USUALLY THE MOST RECENT quarter's GDP says the most about the outlook for growth and prices. But this time around, numbers from previous quarters also offer some insights. The BEA's annual revisions, which go back to the first quarter of 2002, show that output grew a bit more slowly, by 0.3 percentage point per year, from 2002 through the first quarter of 2005 than earlier reports had shown. They also show that economywide inflation was 0.3 point per year higher.
Most important, the BEA's revisions show that the Fed's favored price measure, the price index for personal consumption expenditures minus energy and food, now indicates that inflation was notably higher last year than previously thought, 2.2% instead of 1.6% . For the first two quarters of 2005, the annual rate is running at 2.1%. That means inflation last year slightly exceeded the Fed's expectation, and it is on a pace to do the same thing this year. In both 2004 and 2005, the Fed projected that this price gauge would grow in the range of 1.75% to 2%.
Interestingly, almost all of the upward price revision was in services, which are labor-intensive and less sensitive to global competition. The PCE index now shows service inflation rising at a 3% annual rate from 2001 to the first quarter, instead of 2.7%. Service prices rose at a similarly strong 2.9% rate in the second quarter. And in July, the ISM reported a sharp increase in the prices paid by nonmanufacturing companies.
The pickup in inflation suggests that strong demand may already be straining some areas of the labor market and production facilities to keep up. And the strains could get even worse if demand from both consumers and businesses in the second half increases speed.
FOR NOW, THE BIGGEST PLUS in the inflation outlook is that wage pressures remain tame. The employment cost index for private workers shows wages, salaries, and benefits rising 3.1% in the year ended in the second quarter, down from a 4% pace the previous year.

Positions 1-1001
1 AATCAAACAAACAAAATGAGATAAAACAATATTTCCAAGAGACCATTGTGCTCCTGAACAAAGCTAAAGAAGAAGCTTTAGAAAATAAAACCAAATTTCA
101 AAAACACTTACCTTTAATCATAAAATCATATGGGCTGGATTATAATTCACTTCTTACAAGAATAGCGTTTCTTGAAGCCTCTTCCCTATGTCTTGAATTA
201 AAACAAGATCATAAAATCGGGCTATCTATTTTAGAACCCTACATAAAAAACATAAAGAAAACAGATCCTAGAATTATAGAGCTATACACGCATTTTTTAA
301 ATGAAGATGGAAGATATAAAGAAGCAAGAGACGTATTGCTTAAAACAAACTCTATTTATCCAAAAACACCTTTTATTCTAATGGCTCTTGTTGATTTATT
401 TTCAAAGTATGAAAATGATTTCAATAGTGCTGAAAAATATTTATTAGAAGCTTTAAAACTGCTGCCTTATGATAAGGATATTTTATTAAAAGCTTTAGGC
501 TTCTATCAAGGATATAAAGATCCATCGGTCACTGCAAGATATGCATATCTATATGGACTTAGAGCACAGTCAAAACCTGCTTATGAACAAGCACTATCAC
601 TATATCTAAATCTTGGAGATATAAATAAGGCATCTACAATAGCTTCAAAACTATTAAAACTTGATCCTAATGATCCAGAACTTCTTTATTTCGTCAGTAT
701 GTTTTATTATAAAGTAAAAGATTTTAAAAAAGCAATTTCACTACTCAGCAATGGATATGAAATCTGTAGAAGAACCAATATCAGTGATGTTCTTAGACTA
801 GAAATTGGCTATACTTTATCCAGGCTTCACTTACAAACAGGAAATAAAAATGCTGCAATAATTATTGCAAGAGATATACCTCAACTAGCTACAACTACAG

That slowdown largely reflects a sharp slowing in benefits as businesses rein in their health-care expenses. And with the cost of benefits easing, businesses can hire more workers without worrying that skyrocketing health-care bills will ruin their bottom lines.
But the wage picture could change quickly if the jobless rate heads toward 4.5% by yearend, which is a real possibility. Keep in mind that real GDP averaged just 3.6% in the first half, and joblessness fell from 5.4% to 5% in June. Tighter labor markets are likely to push up wages, especially in the service economy. Also, productivity is slowing, so better efficiencies will not offset the cost of higher pay to the extent that they did in the past.
To be sure, the growth rate that defines the economy's noninflationary "speed limit," or "sustainable growth rate" as the Fed calls it, is always up for debate. The Fed does not publicly comment on what that rate might be. But it is interesting to note that in its July forecast, the Fed projected that if economic growth comes in at its expectation of around 3.5%, then the unemployment rate would remain at 5% and inflation would hold steady at just under 2%. That twin stability is a theoretical definition of the speed limit.
Preemptive policy has been a hallmark of the Fed under Alan Greenspan. And if the economy is growing 4% or more, the Fed may not have the leisure to wait and see if a neutral policy will keep inflation in check.
By James C. Cooper & Kathleen Madigan